Baghdad, Iraq – The election of Abdul Latif Rashid as Iraq’s new president ends months of political deadlock, and attention now turns to the formation of a government – which politicians have been unable to do since the general election last October.
After his election by parliament on Thursday, Rashid immediately named Mohammed Shia al-Sudani as Iraq’s prime minister-designate.
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Al-Sudani had been nominated for the role by the Iran-backed Shia Coordination Framework, now the largest parliamentary bloc.
But he has been vehemently rejected by powerful Shia leader Muqtada al-Sadr – whose bloc was the biggest winner in last year’s election but later withdrew from the parliament due to its inability to form a government.
Al-Sudani’s nomination by the Coordination Framework on July 25 had sparked some of the largest protests in the capital Baghdad since last year’s election, with al-Sadr supporters breaching the heavily fortified Green Zone in Baghdad and storming the country’s parliament to demand the withdrawal of al-Sudani’s nomination.
He now has 30 days to form a government that can command a parliamentary majority, but his nomination by Rachid is set to prompt more unrest.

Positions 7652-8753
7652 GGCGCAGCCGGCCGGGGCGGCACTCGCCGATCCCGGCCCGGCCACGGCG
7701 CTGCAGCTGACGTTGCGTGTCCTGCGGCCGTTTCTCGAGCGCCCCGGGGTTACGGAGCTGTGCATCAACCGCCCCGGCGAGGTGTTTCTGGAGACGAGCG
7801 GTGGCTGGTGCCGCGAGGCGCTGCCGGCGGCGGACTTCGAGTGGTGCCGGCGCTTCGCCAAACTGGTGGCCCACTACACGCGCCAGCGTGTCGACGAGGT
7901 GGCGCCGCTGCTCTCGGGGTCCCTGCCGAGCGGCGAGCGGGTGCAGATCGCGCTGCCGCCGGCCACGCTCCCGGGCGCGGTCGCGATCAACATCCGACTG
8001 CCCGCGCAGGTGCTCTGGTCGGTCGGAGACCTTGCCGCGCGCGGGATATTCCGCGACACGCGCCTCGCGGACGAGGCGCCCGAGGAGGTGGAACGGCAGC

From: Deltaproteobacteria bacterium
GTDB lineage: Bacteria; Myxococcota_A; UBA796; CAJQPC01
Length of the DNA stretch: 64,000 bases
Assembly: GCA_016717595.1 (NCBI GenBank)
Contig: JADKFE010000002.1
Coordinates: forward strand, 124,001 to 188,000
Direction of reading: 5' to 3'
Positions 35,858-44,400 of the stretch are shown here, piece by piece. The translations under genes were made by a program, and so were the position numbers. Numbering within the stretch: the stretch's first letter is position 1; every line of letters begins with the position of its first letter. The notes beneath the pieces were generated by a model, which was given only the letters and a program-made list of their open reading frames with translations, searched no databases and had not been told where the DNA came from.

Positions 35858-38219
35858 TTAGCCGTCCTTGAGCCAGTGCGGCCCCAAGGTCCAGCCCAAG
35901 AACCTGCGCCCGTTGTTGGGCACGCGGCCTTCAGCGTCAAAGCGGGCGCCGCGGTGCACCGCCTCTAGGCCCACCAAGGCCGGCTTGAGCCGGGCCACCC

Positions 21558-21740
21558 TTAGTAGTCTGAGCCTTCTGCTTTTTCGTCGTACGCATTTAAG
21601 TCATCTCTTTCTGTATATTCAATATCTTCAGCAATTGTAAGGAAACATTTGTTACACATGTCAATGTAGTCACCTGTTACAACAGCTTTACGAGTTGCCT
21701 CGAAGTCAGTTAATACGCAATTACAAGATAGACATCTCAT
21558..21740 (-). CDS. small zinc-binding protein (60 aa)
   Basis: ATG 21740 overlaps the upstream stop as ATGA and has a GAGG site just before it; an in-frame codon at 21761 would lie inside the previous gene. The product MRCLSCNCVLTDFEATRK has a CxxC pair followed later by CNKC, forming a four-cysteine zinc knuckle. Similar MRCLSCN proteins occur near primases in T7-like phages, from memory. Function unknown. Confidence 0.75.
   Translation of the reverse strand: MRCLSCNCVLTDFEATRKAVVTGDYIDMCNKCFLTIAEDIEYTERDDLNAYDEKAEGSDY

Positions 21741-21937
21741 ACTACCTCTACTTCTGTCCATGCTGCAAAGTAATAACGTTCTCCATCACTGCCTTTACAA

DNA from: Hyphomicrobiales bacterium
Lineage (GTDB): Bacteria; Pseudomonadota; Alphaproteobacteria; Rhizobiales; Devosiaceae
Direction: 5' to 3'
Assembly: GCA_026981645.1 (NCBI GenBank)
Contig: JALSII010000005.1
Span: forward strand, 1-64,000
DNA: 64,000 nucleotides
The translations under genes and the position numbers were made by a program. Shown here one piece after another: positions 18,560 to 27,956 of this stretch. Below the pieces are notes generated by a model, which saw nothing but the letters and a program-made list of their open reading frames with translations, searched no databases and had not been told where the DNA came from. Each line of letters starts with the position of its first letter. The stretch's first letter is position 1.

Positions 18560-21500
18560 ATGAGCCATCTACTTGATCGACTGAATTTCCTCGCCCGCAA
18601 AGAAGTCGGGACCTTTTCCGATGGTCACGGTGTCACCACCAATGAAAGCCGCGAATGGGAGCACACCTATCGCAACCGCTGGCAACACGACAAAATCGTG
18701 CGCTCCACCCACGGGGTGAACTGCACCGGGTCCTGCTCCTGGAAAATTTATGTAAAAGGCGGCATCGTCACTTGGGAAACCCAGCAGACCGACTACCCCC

Who is al-Sudani?
Al-Sudani was born in southern Iraq in 1970. When he was 10 years old, his father was executed by Saddam Hussein’s regime on charges of belonging to the Iran-backed Islamic Dawa Party.
He later joined the Shia uprisings in 1991 in the hope of toppling Hussein. Throughout this period, when many fled Iraq to seek refuge in other countries, al-Sudani remained in the country.
“Those who stayed in Iraq had a better understanding of Iraq’s realities, and [if appointed], he would be the first Iraqi who stayed [under those circumstances] who might be given this opportunity,” said Mohanad Adnan, an Iraq-based political analyst.
Following the 2003 US-led invasion of Iraq that deposed Hussein, al-Sudani took up various positions in local and central governments.
In 2004, following the invasion, he became the mayor of Amarah city, and then the governor of his home province Maysan.
Later, he served in several ministries in Nouri al-Maliki’s and Haider al-Abadi’s governments, including as minister of human rights from 2010 to 2014, and as minister of labour and social affairs from 2014 to 2018.
In 2020, following the mass demonstrations that aimed at systematic change in Iraqi politics, al-Sudani resigned from the Dawa Party, whose general secretary, al-Maliki, has been beset by allegations of corruption.
Exactly what drove him to leave Islamic Dawa Party was not clear, yet many have said that it was mostly due to his desire to further his political career instead of abandoning the Dawa Party’s ideological stance altogether.
“The [public] mood was that Iraq wanted an independent [prime minister candidate] so he resigned from the Dawa Party to make himself available as an independent,” said Mohanad Adnan. “He didn’t want to risk his political future but also position himself for the premiership.”
As the Iraqi parliament scrambled to find a successor to former Prime Minister Adil Abdul-Mahdi after he resigned from his post in late 2019 following a bloody mass demonstration, al-Sudani was considered alongside the then-caretaker Prime Minister Mustafa al-Kadhimi.
Yet, having failed to meet protesters’ demands for a candidate that was from outside the governing elite, al-Sudani withdrew his bid for prime ministership.